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Why, at the end of her life, did Russians so sorely neglect the poet Marina Tsvetaeva? That question may well have sparked the new heart-wrenching work, “The Past is Still Ahead,” which has just arrived at Manhattan’s Cherry Lane Studio Theater and will visit the Jewish Center of Kings Highway for a special matinee on Dec. 16.

Performed in English and Russian by the legendary troupe from Moscow’s Mayakovsky Academic Theater, this work is a star vehicle for the well-known Russian actor of both film and theater, Yelena Romanova. Russian-born playwright Sophia Romma and Francois Rochaix (of Theatre de Carouge in Geneva) co-directed for the New York premiere.

Based on a monologue by Israeli playwright Oded Be’eri, this bittersweet play culls diverse threads of Tsvetaeva’s (1892–1941) life and work, and interweaves them as tightly as an officer’s braided epaulet. This piece telescopes the famous poet’s last days in 1941 in the Tartar Autonomous Republic, and invites one to eavesdrop on several poignant reflections that end with her death by suicide. It’s a memory play, but one whose memories are embracing, and its intimate reflections may apply to all victims who suffer great loss under brutal regimes or social unrest.

The lure of Tsvetaeva is, I feel, her original turn of mind, coupled with the technical virtuosity that makes her poetry so compelling. A prolific writer whose strong staccato rhythms became her signature, she would often fuse classical myth and modern poetry, drawing on the raw materials of her own life as experienced during the Russian Revolution.

Luckily, you don’t have to be a Tsvetaeva connoisseur to enjoy this show. This is about the guts and the brow of this famous artist, not a didactic study in poetics at all. According to my program notes, “the play is not specifically about her poetry, nor is it biographical. Rather it spins off the shards of the poet’s shattered, dramatic life as it was destroyed by a tumultuous period in Russia’s history.”

The star playing Tsvetaeva does not look like her. But Romanova captures the essence of this complex (and even frightening) artist, and there is much for our spirit to latch onto. I found the scene where her character converses with the poet Rainer Maria Rilke (Tosh Marks) utterly moving — and the innate beauty of Romanova’s voice is most evident here.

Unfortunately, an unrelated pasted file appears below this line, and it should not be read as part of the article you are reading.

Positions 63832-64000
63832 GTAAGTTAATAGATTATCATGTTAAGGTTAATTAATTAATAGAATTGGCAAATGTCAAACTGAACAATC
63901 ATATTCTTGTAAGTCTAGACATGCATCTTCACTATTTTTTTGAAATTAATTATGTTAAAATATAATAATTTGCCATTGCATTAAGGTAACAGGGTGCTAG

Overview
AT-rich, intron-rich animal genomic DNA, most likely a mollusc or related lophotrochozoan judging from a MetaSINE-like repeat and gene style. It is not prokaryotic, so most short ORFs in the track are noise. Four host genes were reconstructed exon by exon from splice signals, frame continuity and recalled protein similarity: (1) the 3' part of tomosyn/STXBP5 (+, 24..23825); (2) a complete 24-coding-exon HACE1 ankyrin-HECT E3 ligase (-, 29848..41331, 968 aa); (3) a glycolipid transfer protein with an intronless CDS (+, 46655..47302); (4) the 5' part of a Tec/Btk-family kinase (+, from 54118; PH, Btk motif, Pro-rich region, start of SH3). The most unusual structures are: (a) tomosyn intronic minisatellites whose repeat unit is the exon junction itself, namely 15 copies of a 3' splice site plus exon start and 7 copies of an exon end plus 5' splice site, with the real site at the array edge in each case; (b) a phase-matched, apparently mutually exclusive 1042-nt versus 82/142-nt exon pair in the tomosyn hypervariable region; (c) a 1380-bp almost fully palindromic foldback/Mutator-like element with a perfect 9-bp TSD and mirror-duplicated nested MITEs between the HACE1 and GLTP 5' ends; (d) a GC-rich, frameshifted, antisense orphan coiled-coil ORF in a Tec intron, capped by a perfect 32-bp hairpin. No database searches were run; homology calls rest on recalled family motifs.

The scene takes poetic license with Tsvetaeva’s real-life correspondence with Rilke during the summer of 1926. These two major poets became soul mates, but never actually met. Nonetheless, their imaginative meeting on stage is theatrically satisfying and deeply affecting.

The life of Tsvetaeva is not easy to digest. In this show, a submerged nostalgia for Russia courses throughout the scenes, a palpable longing for a time before Stalin’s oppression. Still, the play never crosses over into sentimentality or mawkishness.

This play is, I think, a kind of settling of scores. One can begin to understand why Tsvetaeva is widely regarded in Russia as Stalin’s most prominent victim. But the bare, rude facts of her political torture are compassionately recast by the playwright here and presented in a fresh light. One of the ways this is achieved is through filmic flashbacks (Sergey Levchin) of the poet’s life, interspersed into pivotal scenes. Inevitably, much of the poet’s patina is scraped away, and you will see Tsvetaeva on her own terms.

Although the piece lacks narrative impact, I think it’s almost quibbling to say so. It’s like condemning the Metropolitan Museum of Art for having modern galleries with Cubist and Surrealist artists represented. One can only travel through this play as through a grotto, glimpsing murals of time-suspending wit and beauty.

Let me now turn about, and say that although this is a star vehicle for Romanova (and she plays the famous poet bewitchingly), there are other actors in this five-character play who hold their own on stage. Notable, in particular, are Alexander Rapoport, as the NKVD Officer in Act Two. Another good performance was turned in by Nuria Martinez Mendez, as Tsvetaeva’s lesbian poet lover Sophia Parnoc, who danced a mystical tango based on Tsvetaeva’s poem, “I’m glad your sickness is not of my will.”

One of the more psychologically revealing moments in the show portrays Tsvetaeva’s mother (Inna Leytush) at the piano, attempting to force her recalcitrant daughter to follow in her footsteps as a musician. This scene, although somewhat underwritten, gives flesh-and-blood to the dysfunctional relationship between Tsvetaeva and her well-meaning mother.

Who does inspire Tsvetaeva? At the end of her rope, quite literally in this play, she listens to her Muse (played by soprano Yulia Frenkel on opening night). This glowing emissary from the “Other World” is the better angel, decidedly. In contrast to the rigid, antiseptic mother, the Muse understands the province of a poet, and sings arias of comfort (Tsvetaeva’s own poems set to music by Dmitri Shostakovich).

“The Past is Still Ahead” works better as a dramatic piece, because of its broad musical motifs, original compositions (Margarita Zelenaia) and authentic world-class musicians performing their artistry in real-time. Eight classical musicians are represented on recordings, and their compositions are juxtaposed to the live music.

Under the dual direction of Romma and Rochaix, the play gives us, at last, a sober consideration of Tsvetaeva, and encapsulates her final days with gracefulness and honesty. Whether you like the famous Russian poet or not, she had a full set of attitudes toward society and life in the early 20th century, and her potent art remains her legacy.

Updated 4:00 pm, November 10, 2010
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